J. Anchan

University of Winnipeg (CANADA)
Learning centres or equivalent units at most universities in many countries, offer a variety of faculty and student professional development support. Historically, for various reasons, professional development (PD) has taken a backseat. PD may include workshops in pedagogy and integration of newer technologies, student assignment assistance, research skills and student employment assistance – to name but a few. Primarily, many undergraduate institutions focus on classroom pedagogy and distance/online delivery of content. These centres have various names and may also cater to the training of staff members even as they provide support in navigating complex areas of intellectual property and patents. Activities at these centres have been wide and varied. Through presentations, lectures, workshops, and discussions, these centres provide a forum on issues pertaining to teaching and learning (pedagogy, online learning, assessment, learning outcomes, multimedia development, emerging technologies, etc.). In some instances, these units provide expertise, access to equipment and technical production assistance in support of teaching and learning. Some centres support and administer technologies used for course enhancement and delivery. These may include programming, development and delivery of distance or online education. Despite the wide variety of offerings, PD centres have not been funded well and until recently, attracted low priority among administrators. And when implemented, in some cases, PD initiatives have not been very effective.

PD and teaching excellence go hand-in-hand. Well-designed centres are more engaged in the person than just the tools to design, develop, and deliver. The pedagogically sound integration of teaching techniques and relevant technologies along with critical analysis of utilizing various approaches allows an understanding of the adult learning environment. With different learning styles and learners, the current generation does not need introduction to emerging technologies. Nevertheless, consumer technologies are only part of the learning environment. Other vital components include critical thinking, content analysis, utilization of specialty software platforms (learning or course management systems), and multimedia applications. The educator has to evolve as he or she responds to learning theories and styles; finds alternative methods of teaching and learning styles; understands mentoring and collaborative learning; engages in diversified meaningful evaluation techniques; and develops effective communication styles. One of the major concerns has been the lack of active participation among the faculty due to multifarious legitimate reasons.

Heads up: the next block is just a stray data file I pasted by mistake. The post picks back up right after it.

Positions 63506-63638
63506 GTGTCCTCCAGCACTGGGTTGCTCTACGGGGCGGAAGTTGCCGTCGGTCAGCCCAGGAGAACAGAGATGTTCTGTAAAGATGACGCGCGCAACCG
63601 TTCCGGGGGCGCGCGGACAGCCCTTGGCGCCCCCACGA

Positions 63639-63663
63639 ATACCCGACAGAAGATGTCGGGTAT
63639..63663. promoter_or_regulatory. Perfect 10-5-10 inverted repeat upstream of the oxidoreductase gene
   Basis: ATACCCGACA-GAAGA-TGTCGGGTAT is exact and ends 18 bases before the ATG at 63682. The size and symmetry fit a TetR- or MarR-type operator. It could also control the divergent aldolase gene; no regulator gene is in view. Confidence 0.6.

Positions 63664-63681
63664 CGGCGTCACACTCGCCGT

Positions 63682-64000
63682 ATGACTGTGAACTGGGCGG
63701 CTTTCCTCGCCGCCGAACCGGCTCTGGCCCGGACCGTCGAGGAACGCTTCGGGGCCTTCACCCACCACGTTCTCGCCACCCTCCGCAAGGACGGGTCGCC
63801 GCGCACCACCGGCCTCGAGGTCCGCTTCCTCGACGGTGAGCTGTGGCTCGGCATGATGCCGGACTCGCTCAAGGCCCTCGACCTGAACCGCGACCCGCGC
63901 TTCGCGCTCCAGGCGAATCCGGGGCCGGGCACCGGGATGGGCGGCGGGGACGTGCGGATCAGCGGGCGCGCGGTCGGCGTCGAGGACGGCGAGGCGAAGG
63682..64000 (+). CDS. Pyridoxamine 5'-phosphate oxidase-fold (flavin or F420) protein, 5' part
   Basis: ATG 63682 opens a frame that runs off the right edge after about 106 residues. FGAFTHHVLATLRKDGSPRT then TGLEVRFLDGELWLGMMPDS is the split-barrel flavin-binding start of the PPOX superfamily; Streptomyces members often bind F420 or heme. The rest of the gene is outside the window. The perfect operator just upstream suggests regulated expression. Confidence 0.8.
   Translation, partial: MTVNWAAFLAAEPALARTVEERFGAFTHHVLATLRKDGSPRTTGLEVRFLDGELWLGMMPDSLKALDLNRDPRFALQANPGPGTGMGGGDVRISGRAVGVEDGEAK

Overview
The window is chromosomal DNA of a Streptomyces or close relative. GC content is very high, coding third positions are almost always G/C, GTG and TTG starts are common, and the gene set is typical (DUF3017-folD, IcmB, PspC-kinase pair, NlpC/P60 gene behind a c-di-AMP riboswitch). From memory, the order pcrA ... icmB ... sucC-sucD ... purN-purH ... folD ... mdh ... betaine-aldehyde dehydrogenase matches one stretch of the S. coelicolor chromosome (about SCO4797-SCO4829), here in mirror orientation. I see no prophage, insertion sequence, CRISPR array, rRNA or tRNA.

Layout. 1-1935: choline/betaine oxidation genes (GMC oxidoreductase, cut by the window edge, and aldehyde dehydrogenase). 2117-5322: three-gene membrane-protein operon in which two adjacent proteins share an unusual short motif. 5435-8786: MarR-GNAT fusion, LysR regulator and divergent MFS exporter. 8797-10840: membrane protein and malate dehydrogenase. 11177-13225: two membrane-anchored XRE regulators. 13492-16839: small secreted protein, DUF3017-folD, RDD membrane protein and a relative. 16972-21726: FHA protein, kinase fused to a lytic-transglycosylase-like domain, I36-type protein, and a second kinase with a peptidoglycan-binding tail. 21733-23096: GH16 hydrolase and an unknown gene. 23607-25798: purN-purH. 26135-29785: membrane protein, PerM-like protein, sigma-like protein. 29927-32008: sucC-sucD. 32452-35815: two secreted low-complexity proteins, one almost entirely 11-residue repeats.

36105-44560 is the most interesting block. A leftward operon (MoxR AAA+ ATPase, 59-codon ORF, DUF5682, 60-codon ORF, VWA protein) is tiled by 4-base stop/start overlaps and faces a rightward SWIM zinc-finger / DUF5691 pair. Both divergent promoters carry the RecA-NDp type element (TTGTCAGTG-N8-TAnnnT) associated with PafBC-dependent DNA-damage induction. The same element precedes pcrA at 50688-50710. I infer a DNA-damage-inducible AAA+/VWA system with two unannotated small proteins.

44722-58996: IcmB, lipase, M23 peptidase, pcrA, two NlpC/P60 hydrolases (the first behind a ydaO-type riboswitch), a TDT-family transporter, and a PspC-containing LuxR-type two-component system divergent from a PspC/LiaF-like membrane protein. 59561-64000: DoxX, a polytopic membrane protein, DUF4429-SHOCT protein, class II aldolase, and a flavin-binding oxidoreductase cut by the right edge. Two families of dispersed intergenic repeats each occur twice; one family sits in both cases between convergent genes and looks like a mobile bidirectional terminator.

Burdened with limited resources, the university learning centres are delegated to successfully introducing evolving pedagogies and emerging technologies. How can we do this successfully? What strategies can we employ to increase faculty participation in professional development? What incentives do we offer to engage content experts in the dialectic of pedagogy? How can we strengthen this usually overlooked but extremely vital area of higher education? Why have many initiatives stumbled and how can we measure the impact of learning centres? This discussion will address some of these questions and provide a few sample initiatives that may provide some insights into potential strategies and possible research.